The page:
1940: An unusually severe early season winter storm dubbed “The Armistice Day Blizzard” struck northern Iowa on November 11-12 with heavy snow, high winds, and bitter cold causing widespread damage and suffering. Primghar reported a storm total of 17.0 inches of snow while Cushing received 13.0 inches and Estherville and Sanborn 12.0 inches each. As a cold front passed through with the storm the temperature plummeted rapidly, by as much as 30 degrees in two hours at some locations, and on subsequent days reached such cold levels that a number of stations reported record low temperatures for so early in the season. The timing of the storm which came at the end of a holiday weekend meant that many people were caught away from home and unprepared for winter weather of this magnitude. Automobile accidents, stalled cars, frozen radiators, and snow drifts over the roads made travel nearly impossible as the storm moved through. Seven people were killed in Iowa, including three whose small plane crashed into Spirit Lake and four hunters who were caught in duck blinds along the Mississippi River and drowned or died of exposure. In neighboring states, especially Minnesota and Wisconsin, there were higher numbers of fatalities amongst hunters as unusually large numbers of ducks were observed on the morning of the 11th and many went out to hunt them and were caught unprepared in the storm, eventually freezing to death. A total of 154 people were killed across the Midwest and Great Lakes regions. Large numbers of livestock perished in the open fields with nearly 4,000 cattle, sheep, and hogs estimated to have been lost. The greatest loss of farm animals was turkeys with between 150,000 and 200,000 of the birds frozen or smothered. It was also estimated that 10 to 15 million bushels of corn were lost in Iowa.
1911: The infamous “Great Blue Norther” or “11/11/11 Blue Norther” swept across the Great Plains and upper Midwest then later into the eastern United States. As the powerful cold front raced across the region a few strong thunderstorms developed across far southeastern Iowa with a tornado tracking just northwest of Davenport. However, the most notable aspect of this system was the incredible drop in temperature that accompanied the front. Several locations throughout the central U.S. especially in Oklahoma, Missouri, and Illinois set both daily record high and low temperatures within a 24 hour period. These sharp temperature changes were most pronounced in regions where the cold front passed through during the afternoon and evening after ample time had passed during the daytime hours for heating to occur. Across most of Iowa the front moved through during the morning so temperatures were never able to climb very far, but in southeastern Iowa the 11th started clear and warm with the temperature rising into the 70s at many stations by early afternoon. Between noon and 2 pm the cold front swept rapidly through that corner of the state and rain began then changed over to sleet then snow with blizzard conditions reported in some areas as strong northwesterly winds followed the front. At Keokuk the temperature peaked at 79 F at around noon before the cold front moved through, then fell 37 degrees in just one hour between 1:55 pm and 2:55 pm and another 28 degrees to just 14 F by midnight with an inch of sleet falling during the afternoon and evening. The high temperature in Keokuk the following day was only 17 F which is 62 degrees colder than their high on the 11th. At Albia an observer noted that the temperature rose to 72 F by mid-morning, then the front moved through with rain changing to snow and blizzard conditions ensuing as the temperature fell all the way to 5 F by 9 pm making a drop of 67 degrees in just under 12 hours. At Burlington the temperature fell from 77 F in the early afternoon to 10 F later that night. By the morning of the 12th temperatures had fallen below zero across northwestern Iowa and lows on this and the subsequent few days neared or broke records at numerous locations for the coldest temperatures on record so early in the season. In fact the coldest temperature of the entire month in Iowa was reached on the 12th when Guthrie Center recorded a low of -8 F.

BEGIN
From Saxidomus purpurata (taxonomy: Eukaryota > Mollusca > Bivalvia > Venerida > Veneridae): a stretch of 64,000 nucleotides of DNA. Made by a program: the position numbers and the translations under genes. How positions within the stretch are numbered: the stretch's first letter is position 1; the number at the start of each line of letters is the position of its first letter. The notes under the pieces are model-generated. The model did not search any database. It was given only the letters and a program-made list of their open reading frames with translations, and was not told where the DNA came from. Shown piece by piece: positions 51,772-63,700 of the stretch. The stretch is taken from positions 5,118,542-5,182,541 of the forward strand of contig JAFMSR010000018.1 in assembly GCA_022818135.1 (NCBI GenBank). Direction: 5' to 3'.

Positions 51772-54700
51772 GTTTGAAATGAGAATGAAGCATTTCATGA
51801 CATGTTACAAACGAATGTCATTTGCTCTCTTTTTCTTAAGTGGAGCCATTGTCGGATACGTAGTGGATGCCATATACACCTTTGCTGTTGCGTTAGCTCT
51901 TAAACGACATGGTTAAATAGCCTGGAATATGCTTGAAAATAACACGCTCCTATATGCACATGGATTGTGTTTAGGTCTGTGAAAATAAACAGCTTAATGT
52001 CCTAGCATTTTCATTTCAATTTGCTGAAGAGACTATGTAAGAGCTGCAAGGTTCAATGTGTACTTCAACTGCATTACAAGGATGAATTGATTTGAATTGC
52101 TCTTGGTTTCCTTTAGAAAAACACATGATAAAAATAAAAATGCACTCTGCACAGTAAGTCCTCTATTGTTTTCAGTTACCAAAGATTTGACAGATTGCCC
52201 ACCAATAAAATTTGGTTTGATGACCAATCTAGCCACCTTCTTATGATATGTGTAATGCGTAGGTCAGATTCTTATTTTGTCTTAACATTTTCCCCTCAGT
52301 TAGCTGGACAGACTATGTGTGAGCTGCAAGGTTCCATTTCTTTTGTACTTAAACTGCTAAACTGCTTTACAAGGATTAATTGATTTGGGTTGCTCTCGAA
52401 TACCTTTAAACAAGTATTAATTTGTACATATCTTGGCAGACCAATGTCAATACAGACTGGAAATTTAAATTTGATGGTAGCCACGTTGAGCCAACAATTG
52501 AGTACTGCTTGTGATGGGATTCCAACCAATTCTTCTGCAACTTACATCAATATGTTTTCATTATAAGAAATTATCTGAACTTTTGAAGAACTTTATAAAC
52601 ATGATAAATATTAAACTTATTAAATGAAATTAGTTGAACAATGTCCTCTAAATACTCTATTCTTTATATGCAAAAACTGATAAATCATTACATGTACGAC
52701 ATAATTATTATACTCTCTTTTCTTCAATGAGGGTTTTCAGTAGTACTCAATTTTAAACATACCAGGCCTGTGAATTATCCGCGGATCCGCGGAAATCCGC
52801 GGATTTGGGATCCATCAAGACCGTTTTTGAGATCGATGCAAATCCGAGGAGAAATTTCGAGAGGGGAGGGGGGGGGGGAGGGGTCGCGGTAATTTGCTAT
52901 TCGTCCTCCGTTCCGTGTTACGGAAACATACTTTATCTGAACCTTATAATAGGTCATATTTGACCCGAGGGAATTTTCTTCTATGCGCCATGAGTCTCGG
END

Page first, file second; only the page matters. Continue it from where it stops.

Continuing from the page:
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This post was written by Schnack on November 11, 2012